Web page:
Additional Third Party Liability provides extra coverage to protect you financially from the costs of auto accidents causing damage to other people's property and some bodily injury to others outside Quebec. If you're sued, it also provides you with a legal defense in certain instances. We recommend Additional Third Party Liability for you. Additional Third Party Liability provides extra coverage to protect you financially from the costs of auto accidents causing damage to other people's property and some bodily injury to others outside Quebec. If you're sued, it also provides you with a legal defense in certain instances.
Bundling more than one car onto a single insurance policy can save you money, as can bundling your car with your home insurance. Some insurers offer “good student” discounts to full-time post-secondary students who can prove their good grades. Many insurers also offer discounts to members of professional organizations or affiliation groups – so it pays to ask about discount relationships.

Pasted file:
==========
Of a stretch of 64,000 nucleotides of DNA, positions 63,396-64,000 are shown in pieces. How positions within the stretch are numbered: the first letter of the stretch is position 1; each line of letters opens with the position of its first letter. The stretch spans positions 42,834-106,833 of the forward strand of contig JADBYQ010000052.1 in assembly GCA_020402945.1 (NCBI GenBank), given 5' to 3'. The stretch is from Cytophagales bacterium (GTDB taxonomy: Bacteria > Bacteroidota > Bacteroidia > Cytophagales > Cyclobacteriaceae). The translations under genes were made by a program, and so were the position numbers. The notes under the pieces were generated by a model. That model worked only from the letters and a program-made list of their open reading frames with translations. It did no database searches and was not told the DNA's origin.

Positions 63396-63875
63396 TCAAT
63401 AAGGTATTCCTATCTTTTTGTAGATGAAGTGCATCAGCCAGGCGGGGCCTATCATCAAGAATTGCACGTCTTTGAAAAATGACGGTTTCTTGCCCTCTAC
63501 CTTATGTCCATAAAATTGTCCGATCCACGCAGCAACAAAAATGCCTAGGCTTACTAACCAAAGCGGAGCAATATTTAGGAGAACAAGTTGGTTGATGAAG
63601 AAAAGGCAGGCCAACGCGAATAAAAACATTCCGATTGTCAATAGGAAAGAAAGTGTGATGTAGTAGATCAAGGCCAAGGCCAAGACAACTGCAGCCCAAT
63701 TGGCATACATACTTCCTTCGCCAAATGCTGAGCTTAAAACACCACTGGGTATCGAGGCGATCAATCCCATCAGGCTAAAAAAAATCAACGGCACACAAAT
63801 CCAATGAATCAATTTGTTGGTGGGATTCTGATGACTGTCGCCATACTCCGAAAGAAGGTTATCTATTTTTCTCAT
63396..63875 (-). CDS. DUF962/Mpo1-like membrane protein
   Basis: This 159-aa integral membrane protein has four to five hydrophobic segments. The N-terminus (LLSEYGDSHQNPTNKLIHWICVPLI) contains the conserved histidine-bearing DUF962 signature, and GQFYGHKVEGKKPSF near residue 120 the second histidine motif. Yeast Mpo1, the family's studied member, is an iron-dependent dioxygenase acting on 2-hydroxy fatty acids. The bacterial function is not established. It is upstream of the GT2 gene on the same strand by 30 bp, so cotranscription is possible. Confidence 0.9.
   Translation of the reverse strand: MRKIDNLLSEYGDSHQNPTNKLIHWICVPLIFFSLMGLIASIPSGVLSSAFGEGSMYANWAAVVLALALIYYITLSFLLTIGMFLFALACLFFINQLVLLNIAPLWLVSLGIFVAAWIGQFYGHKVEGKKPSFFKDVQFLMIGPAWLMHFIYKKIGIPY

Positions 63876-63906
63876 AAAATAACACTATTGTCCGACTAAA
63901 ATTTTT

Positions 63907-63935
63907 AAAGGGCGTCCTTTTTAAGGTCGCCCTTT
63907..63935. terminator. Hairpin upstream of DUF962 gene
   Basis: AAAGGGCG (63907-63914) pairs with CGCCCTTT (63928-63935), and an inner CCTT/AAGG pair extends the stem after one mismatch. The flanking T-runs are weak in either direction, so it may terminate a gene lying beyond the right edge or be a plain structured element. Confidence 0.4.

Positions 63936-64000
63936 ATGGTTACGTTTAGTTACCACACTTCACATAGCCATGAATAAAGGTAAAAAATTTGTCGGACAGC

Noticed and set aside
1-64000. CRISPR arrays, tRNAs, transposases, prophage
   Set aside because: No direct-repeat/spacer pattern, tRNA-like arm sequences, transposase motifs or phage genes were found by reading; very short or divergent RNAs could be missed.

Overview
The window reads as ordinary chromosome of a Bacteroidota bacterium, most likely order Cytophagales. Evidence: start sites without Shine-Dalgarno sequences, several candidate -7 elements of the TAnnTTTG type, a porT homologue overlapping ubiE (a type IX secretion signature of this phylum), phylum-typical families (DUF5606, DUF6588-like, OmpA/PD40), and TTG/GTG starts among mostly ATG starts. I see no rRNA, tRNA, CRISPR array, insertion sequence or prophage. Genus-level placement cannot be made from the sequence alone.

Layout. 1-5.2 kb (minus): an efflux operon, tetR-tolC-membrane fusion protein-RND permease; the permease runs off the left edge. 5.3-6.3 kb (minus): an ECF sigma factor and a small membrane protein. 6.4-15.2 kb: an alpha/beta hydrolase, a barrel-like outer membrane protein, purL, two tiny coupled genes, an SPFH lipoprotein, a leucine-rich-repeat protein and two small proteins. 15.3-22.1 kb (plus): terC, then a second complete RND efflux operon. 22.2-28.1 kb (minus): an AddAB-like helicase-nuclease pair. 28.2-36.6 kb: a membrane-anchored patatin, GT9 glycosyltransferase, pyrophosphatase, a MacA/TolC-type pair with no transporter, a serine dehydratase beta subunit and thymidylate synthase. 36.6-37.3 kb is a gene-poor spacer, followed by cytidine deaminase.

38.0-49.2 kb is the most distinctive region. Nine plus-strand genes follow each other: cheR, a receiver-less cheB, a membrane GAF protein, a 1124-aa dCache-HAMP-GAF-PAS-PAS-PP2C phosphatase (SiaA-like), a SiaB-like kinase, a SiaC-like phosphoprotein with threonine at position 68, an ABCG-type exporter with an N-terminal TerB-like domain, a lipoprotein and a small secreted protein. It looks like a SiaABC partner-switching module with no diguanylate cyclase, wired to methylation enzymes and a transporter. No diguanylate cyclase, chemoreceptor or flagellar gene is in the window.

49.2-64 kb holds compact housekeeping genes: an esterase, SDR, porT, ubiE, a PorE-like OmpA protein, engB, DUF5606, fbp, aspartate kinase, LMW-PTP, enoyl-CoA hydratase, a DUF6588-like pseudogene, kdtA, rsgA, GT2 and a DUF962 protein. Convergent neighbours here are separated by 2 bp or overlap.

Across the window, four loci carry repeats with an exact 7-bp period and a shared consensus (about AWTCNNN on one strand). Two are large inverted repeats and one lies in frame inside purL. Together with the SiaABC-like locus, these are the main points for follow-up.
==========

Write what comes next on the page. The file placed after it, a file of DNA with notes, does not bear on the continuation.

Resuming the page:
Because you travel, we recommend this coverage. Other provinces and countries can have different laws and higher court costs, the risks of which this coverage reduces. Because you have non-family members as passengers, we recommend this coverage. If you are liable in an accident involving people and property not in your family, you’ll have coverage for their damages and your legal fees. Because you travel and have non-family members as passengers, we recommend this coverage. If you are liable in an accident involving people and property not in your family, you’ll have coverage for their damages and your legal fees which is especially important when travelling to places with different laws and court costs.
Here at Specialty Life we specialize in life insurance for individuals over the age of 50, with plans offering eligibility up to age 85. Our relationship with leading Canadian insurers provides access to a wide range of no medical insurance policies including Guaranteed Issue. With easy underwriting you can be covered in a matter of days. Apply for a quote and discover your options.